A question for you: Do you drive faster when you’re driving your own car, or when driving someone else’s car? Why? Ingrid Steffensen (author of Fast Girl) shares her answer to those questions this week, while writing about her experience of driving a friend’s rather expensive car. Pay attention, because there’s an interesting message here. –Ross
“You want to drive my car?” he asked.
Now, you’d think that if the car in question is a Ferrari 458 Challenge, and the offer is to take it out for a spin on the racetrack, then there’s only one possible answer. Remember the advice from Ghostbusters? “When someone asks you if you’re a god, you say YES!” But for me, it was a little more complicated than that.
Mr. F is another instructor with whom I often cross paths at HPDE events. We are friendly but not (yet) what you’d properly call friends. It happened that last fall, at the end of the season, his lovely Ferrari was having a bit of a nervous breakdown. We got to chatting about its ailment, and during the course of the conversation, he popped The Question.
“Really?” I replied. “You sure about that? Yeah, I’d love to!” Thing was, I knew this was a perfectly safe response to a purely hypothetical question because the car was already on the flatbed on its way to the spa and Mr. F and I would not be seeing each other again for half a year at least. Surely if I kept my mouth shut he’d forget his offer by then, right?
Fast forward nine months and we are at Summit Point, West Virginia, and as I’m lounging between sessions in my trailer, Mr. F stops as he walks past, looks in, and says, “So are you going to drive my car this time?”
Well, I ask you: does anybody turn down the offer to drive a Ferrari on the racetrack twice? I almost do. I tell him, “I dunno, that’s an awfully big responsibility.”
“You’re an instructor. You know what you’re doing. It’s insured,” he returns, which really left me with no choice in the matter.
And that is how I find myself strapped into the most amazing piece of machinery I have ever had the privilege to pilot. Oh, yes, it is THAT good. We rocket out of the pits like a thoroughbred with a bee sting. (I did figure: Why faff around? I may never get an opportunity like this again). It has paddle shifting and though I am a stick shift snob (see SSW #83), I give this one my seal of approval.
Yee-owwwwwwww-BANG (that’s the upshift), yee-owwwwwwww-BANG, yee-owwwwwwww-BANG it screams and you are over 100 mph before you can even manage to blurt “Holy crap!”
From his position in the passenger seat, Mr. F later reports that when I dial in the wheel for Turn 1, I begin to laugh. This sounds plausible: the thing bites and turns in as if the Hand of God has thrown a grapple hook into its pretty hood and hauled it to the apex with one quick yank of His mighty biceps. Put your foot to the floor as you track out and the boost pushes you back in your seat and splits your face sideways into an idiot’s grin. Everything it does, it does so well that superlatives fail. The brakes are like throwing out titanic anchors. The steering is so telepathic, it’s like that weird braid-connection device from Avatar that linked those blue dudes to their six-legged horses. I’m pretty sure that if I ask it to make me a cappuccino, it would do that, too, and it would be the best damn cappuccino I’ve ever tasted.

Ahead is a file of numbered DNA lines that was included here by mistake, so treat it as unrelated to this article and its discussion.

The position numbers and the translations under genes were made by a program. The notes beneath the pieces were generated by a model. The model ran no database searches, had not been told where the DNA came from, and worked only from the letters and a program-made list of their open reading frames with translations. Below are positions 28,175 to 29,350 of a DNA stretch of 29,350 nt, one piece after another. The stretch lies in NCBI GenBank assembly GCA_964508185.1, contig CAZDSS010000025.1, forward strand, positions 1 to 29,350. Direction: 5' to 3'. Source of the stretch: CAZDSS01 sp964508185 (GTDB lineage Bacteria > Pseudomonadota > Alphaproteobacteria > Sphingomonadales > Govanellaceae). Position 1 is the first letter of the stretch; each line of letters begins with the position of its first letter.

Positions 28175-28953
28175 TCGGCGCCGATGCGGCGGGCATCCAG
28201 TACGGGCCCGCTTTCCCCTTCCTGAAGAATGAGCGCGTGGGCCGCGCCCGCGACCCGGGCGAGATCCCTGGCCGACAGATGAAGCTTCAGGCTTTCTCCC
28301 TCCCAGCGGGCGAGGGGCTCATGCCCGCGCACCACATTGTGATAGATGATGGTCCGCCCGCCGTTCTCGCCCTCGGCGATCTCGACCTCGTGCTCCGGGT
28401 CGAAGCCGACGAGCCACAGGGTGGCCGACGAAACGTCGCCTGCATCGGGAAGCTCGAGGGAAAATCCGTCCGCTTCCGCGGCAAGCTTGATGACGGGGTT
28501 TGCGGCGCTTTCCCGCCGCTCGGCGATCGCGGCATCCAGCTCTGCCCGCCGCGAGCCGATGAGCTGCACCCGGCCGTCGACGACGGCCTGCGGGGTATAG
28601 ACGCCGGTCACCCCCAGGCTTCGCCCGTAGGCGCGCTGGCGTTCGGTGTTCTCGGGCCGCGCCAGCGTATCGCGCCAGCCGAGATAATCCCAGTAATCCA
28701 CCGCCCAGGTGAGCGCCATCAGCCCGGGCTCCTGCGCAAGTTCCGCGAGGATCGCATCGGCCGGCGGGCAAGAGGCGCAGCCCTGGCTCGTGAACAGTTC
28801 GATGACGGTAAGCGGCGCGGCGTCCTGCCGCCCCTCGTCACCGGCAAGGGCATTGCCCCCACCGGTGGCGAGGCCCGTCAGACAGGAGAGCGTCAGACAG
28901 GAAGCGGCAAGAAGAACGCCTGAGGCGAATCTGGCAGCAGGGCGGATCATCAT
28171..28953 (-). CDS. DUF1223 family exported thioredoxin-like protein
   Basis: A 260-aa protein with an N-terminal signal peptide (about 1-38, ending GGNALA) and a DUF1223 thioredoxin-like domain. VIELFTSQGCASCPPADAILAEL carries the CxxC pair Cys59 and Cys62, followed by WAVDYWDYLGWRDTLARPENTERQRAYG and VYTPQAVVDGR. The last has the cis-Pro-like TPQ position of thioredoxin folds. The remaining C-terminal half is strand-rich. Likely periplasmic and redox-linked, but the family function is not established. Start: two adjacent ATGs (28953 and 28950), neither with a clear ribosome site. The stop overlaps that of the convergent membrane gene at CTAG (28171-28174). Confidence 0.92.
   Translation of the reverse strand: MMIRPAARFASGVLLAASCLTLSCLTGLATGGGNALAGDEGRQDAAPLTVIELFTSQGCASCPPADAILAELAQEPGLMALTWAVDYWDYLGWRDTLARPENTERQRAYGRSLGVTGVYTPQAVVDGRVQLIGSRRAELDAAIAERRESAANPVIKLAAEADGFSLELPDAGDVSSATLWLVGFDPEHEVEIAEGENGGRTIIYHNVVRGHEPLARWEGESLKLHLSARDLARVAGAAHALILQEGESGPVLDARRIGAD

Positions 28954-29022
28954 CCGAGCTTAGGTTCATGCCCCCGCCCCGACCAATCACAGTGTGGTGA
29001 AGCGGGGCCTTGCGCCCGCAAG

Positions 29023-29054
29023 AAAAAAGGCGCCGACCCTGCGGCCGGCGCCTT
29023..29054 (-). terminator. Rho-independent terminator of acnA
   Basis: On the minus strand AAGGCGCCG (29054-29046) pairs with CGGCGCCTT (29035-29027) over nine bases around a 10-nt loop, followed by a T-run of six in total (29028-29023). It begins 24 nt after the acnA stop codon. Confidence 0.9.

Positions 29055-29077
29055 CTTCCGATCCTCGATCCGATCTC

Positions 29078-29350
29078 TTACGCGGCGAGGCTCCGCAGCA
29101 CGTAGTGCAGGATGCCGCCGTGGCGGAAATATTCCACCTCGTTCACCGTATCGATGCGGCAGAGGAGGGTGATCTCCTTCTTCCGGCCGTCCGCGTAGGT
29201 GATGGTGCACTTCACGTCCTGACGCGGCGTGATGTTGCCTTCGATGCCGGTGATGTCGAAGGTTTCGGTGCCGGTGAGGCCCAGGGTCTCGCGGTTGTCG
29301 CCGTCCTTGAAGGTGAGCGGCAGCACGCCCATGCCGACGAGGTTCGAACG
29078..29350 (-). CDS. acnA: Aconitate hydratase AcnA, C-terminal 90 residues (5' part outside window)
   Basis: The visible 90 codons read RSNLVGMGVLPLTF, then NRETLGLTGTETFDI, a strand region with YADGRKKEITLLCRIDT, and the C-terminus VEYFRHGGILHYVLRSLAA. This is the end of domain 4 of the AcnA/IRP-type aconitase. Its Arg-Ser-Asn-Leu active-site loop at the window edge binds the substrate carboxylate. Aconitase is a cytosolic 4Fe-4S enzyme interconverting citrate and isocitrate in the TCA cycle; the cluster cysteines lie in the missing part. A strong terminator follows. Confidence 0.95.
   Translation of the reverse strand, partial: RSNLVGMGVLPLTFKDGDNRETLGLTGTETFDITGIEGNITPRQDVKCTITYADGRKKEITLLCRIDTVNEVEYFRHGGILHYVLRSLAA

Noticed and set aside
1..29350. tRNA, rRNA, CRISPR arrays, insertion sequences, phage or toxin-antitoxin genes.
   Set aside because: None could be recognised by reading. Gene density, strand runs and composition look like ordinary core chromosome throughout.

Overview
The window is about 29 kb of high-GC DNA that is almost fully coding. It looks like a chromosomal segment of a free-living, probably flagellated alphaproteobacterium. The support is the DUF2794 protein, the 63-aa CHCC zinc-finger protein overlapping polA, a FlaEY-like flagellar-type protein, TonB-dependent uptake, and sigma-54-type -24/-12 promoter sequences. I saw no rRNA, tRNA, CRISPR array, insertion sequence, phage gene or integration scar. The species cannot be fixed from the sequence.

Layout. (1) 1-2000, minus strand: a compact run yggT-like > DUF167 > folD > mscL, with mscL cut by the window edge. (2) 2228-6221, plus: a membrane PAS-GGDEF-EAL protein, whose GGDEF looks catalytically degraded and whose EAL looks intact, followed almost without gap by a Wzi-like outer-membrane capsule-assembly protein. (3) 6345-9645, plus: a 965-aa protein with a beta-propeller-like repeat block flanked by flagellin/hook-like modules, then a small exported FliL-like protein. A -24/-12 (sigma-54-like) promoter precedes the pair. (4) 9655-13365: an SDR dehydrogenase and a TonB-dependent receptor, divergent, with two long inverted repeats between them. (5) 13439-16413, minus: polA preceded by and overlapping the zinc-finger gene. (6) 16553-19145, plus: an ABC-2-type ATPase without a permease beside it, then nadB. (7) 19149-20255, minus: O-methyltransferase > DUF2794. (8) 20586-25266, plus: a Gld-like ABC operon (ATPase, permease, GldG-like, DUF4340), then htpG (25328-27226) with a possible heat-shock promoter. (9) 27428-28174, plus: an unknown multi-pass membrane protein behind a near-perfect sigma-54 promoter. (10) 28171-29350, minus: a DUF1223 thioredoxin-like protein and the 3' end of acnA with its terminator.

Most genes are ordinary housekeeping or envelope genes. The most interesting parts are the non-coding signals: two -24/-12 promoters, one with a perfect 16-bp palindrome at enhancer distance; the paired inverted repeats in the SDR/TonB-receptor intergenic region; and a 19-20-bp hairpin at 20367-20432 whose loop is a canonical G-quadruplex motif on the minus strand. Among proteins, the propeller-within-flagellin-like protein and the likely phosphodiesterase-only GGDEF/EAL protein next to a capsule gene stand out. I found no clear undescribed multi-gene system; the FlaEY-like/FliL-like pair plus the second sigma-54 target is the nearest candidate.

But here’s the catch (there’s always a catch): I am behind the wheel of a car that could buy you a pretty respectable house in most areas of the country. As I track out of the sweeping, blind left-hander at Turn 3, the car in front of me catches some stray gravel from the pit and spews it out onto the hood.
“Ack!” I cry into my helmet’s mic, “Omigod, I’m so sorry!”
“It’s okay,” reassures Mr. F. “It’s a track car. And I wrapped the whole hood.”
Does this pebbly horror slow me down? Not so much. But it does bring up the nasty question of blame and responsibility. What if something goes truly wrong? Mr. F has entrusted his machine to me, and I do my best to comport myself respectably and do this magnificent machine some justice. But how about if a kamikaze groundhog runs across the front straight, as has been known to happen in that neck of the woods? Not my fault, but there goes the front end. What if someone dumps some brake fluid or oil in front of me and we end up in the Armco? Or, worse, I misjudge just how fast the gorgeous beast can really take Turn 10? Then that would be my fault.
Another instructor I know of took a pass on a request from a student to drive the 10-year-old Lotus Elise he’d actually owned and had sold to the student in question. He explained his rationale thus: “If I can’t write you a check for the full amount that the car is worth, I don’t want to drive it.”
This stance might take the question of moral responsibility to the extreme, but it does underscore the precarious nature of the bargains we enter into at the track. I have often driven students’ cars. I certainly take my care with them and never even attempt to go all out—that’s not what I want to demonstrate to my students in any case.
I have an overactive imagination prone to doomsday scenarios. It was all too easy for me to envision balling up the Italian beauty and owing Mr. F if not the full amount for a replacement vehicle, then certainly the deductible but more importantly, my eternal shame and obligation. As easily as I had seemed to acquiesce to his offer, I’d had nine months to mull it over, and I came very close to turning him down. In the end, however, the enticement was just too great.
Through a combination of care and good fortune, nothing worse than the gravel on the hood marred my stint in the 458, and even if I never get the chance to do so again, forever after I can say: I have driven a Ferrari on the racetrack, and that should be enough for anyone.
Just in case, however, per i signori in Maranello: io sono disponibile.